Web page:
Dear Wailuku Hongwanji members and families, I hope all of you are well and enjoying the profound spiritual guidance of the Nembutsu. I would like to extend my deepest sympathy and condolences to the victims of the devastating fires in the Lahaina and Kula districts, as well as to those who have lost their spiritual gathering places and homes. May Amida Buddha’s boundless wisdom and compassion be with them, bestowing upon them Amida’s profound spiritual blessings. Namo Amida Butsu.
It is now the month of September, and it’s remarkable how swiftly time is passing. According to legend, “March and September are the most opportune times for us to introspect through the guidance of the Buddha Dharma and recommit ourselves.” This concept likely stems from the fact that during the months of March and September, the weather is particularly delightful, neither excessively hot nor cold in Asia. This time is conducive for reflecting upon the preceding six months of our actions. Numerous Buddhist teachers have upheld this tradition, introspecting through the teachings of the Buddha Dharma, reevaluating themselves, and, if necessary, rectifying their paths. This enduring tradition has been passed down through generations and is practiced today as Ohigan.
Although many from outside Hawaii perceive it as a perpetual paradise with year-round summer, this notion is inaccurate. Hawaii experiences distinct seasons just like any other place: Spring, Summer, Autumn, and Winter. The people of Hawaii can discern these seasonal variations. When the weather shifts, we don long sleeves and jackets, while still retaining our penchant for shorts and slippers—typical Hawaiian style, I believe.
March and April mark the spring season, May to September signify Summer, October and November usher in Autumn, and December to February bring Winter. Consequently, each season brings its assortment of fruits, including strawberries, medlar, watermelon, figs, persimmons, and others. Personally,
these are all my favorites. When I encounter or savor these fruits in their respective seasons, the words “Reflection and Re-dedication” come to mind.
Regrettably, being the flawed person I am, I perpetually forget that despite my introspection and evaluation of the past, I remain prone to making diverse mistakes. Instead of focusing on the positive aspects of others, I tend to seek out their faults. Once discovered, I often cast blame without acknowledging my own errors. It’s a simple task to identify others’ shortcomings but challenging to recognize their virtues. It saddens me that my blind passions persist even when I endeavor to improve. The deep-seated roots of these negative impulses persist within me. Perhaps Shinran Shonin experienced similar struggles during his time on Mt. Hiei. He encountered numerous challenges and likely found them difficult to resolve. However, by heeding the calling voice of Amida—Namo Amida Butsu—he came to realize that Amida Buddha accepts him unconditionally and guides him toward truth through the teachings of Buddha Dharma.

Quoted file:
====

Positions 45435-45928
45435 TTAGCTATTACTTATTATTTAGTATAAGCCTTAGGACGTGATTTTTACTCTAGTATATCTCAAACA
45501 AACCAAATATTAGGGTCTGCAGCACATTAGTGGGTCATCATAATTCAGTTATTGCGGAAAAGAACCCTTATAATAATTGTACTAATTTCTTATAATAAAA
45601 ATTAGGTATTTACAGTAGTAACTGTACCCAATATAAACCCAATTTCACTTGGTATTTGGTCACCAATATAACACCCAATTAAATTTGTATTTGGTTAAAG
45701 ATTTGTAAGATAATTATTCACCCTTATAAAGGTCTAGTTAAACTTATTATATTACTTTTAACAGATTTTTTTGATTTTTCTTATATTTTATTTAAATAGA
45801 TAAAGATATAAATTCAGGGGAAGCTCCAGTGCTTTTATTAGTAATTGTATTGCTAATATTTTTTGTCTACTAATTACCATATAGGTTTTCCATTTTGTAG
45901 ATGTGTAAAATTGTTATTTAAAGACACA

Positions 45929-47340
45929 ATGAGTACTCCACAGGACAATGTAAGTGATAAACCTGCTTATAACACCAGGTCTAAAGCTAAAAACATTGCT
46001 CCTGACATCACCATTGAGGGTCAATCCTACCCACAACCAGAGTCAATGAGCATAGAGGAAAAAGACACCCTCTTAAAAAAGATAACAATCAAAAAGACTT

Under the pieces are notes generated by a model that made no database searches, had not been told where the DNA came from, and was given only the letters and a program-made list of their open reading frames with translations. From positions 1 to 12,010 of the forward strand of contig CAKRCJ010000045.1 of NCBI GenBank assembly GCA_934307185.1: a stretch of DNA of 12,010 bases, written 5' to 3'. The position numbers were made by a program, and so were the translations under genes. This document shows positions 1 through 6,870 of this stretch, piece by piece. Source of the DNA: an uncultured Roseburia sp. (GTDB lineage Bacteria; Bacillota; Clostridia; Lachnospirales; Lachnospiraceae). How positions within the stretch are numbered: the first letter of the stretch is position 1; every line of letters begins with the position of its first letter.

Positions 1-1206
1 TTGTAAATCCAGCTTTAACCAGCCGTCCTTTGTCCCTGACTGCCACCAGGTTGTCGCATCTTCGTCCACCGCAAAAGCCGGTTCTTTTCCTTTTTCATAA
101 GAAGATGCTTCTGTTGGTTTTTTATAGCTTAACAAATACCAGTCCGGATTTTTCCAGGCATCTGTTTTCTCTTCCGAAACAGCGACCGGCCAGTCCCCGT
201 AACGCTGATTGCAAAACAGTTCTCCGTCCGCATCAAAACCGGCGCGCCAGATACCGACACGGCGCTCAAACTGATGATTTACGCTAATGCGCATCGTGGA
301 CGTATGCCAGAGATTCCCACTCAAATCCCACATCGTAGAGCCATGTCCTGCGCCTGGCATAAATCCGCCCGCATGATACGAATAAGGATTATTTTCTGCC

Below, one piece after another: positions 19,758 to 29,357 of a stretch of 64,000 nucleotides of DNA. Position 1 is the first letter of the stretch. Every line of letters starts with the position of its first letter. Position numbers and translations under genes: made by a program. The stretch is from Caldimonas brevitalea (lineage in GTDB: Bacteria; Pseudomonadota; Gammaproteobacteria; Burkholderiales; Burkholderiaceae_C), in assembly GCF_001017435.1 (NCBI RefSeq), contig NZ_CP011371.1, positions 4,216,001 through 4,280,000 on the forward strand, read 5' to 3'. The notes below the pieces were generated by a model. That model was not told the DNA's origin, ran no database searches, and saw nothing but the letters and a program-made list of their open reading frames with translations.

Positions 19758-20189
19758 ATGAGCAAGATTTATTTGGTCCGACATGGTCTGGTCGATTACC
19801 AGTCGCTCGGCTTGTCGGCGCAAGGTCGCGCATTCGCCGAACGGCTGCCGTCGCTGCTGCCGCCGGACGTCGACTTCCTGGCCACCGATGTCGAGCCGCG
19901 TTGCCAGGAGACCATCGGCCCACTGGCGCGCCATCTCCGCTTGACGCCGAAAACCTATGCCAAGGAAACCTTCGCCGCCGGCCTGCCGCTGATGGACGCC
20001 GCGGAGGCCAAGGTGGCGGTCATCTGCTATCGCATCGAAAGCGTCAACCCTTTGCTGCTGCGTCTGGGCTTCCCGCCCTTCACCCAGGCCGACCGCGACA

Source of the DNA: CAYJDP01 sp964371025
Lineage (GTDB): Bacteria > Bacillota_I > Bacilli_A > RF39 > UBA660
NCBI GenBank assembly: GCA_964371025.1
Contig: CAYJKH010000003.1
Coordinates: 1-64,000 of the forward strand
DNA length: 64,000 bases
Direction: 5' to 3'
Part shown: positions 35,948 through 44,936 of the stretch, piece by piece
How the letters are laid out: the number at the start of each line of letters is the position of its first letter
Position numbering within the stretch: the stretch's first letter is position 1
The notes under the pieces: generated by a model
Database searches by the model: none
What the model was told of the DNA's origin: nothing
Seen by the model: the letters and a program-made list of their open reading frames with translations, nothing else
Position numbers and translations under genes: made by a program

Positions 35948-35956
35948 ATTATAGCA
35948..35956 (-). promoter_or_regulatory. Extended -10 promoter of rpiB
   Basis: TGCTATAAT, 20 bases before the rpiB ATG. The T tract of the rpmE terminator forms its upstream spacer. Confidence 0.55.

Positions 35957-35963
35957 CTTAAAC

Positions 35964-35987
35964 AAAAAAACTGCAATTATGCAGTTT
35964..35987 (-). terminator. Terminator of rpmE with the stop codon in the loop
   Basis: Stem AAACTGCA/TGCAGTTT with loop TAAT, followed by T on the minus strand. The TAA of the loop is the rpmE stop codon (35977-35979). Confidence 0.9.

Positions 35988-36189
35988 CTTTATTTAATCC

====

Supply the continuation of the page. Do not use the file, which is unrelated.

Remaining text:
Buddha’s teachings emphasize, “Discarding greed and nurturing a charitable heart are virtuous deeds. Even more virtuous is cultivating reverence for the Noble Path.” One should relinquish self-centeredness and cultivate a sincere desire to assist others. A single act that brings happiness to another often inspires them to replicate such actions, generating a chain reaction of happiness. Just as countless candles can be illuminated from a lone candle without diminishing its lifespan, sharing happiness does not deplete it.
Jodo Shinshu firmly upholds that by listening to the Dharma, we are guided toward realization of our faults. Through this introspective process, we are enabled to rectify ourselves according to the teachings of the Nembutsu. This journey of recognizing our errors leads us to recommit ourselves through the profound teachings of the Nembutsu.
The following verse illustrates the path to truth through the enlightened guidance of the Nembutsu: To encounter a genuine teacher Is rare even amidst difficulties: No hindrance in transmigration surpasses The obstacle of doubt.
(The Collected Works of Shinran, Hymns of the Pure Land Master 108, page 389)
This is why dedicating ourselves leads to the joy and happiness in our lives. Joy emerges from genuine gratitude and dedication, fostering happiness in our hearts.
Message from the Bishop
It is with immense joy and a sense of humble responsibility that I began my duty as the 17th Bishop of Honpa Hongwanji Mission of Hawaii. While I am fully aware that I have much to learn and that the responsibilities of this role are significant, I am also filled with an unwavering enthusiasm to serve alongside each and every one of you.
As we continue this shared Nembutsu journey, I want to, first of all, express my gratitude for the dedication and commitment you have put into your temple, district, and the Honpa Hongwanji Mission of Hawaii. Thank you very much. I am humbled to be surrounded by such inspiring ministers and Dharma friends. I eagerly anticipate the opportunity to meet you and collaborate with you to share the joy of the Nembutsu teaching with people in our community.
Please know that my door is always open, and I am here to support you in any way that I can. Whether it is guidance, encouragement, or simply a listening ear, I am committed to fostering a warm and nurturing relationship within the embrace of Amida Buddha. Together with the entire Headquarters staff, I look forward to working together with you. If you are in the vicinity, please drop by to say “Hi” and visit YOUR HQ’s Office and Bookstore.
May our life’s journey be inspired and guided by the Wisdom and Compassion of Amida Buddha.
Namo Amida Butsu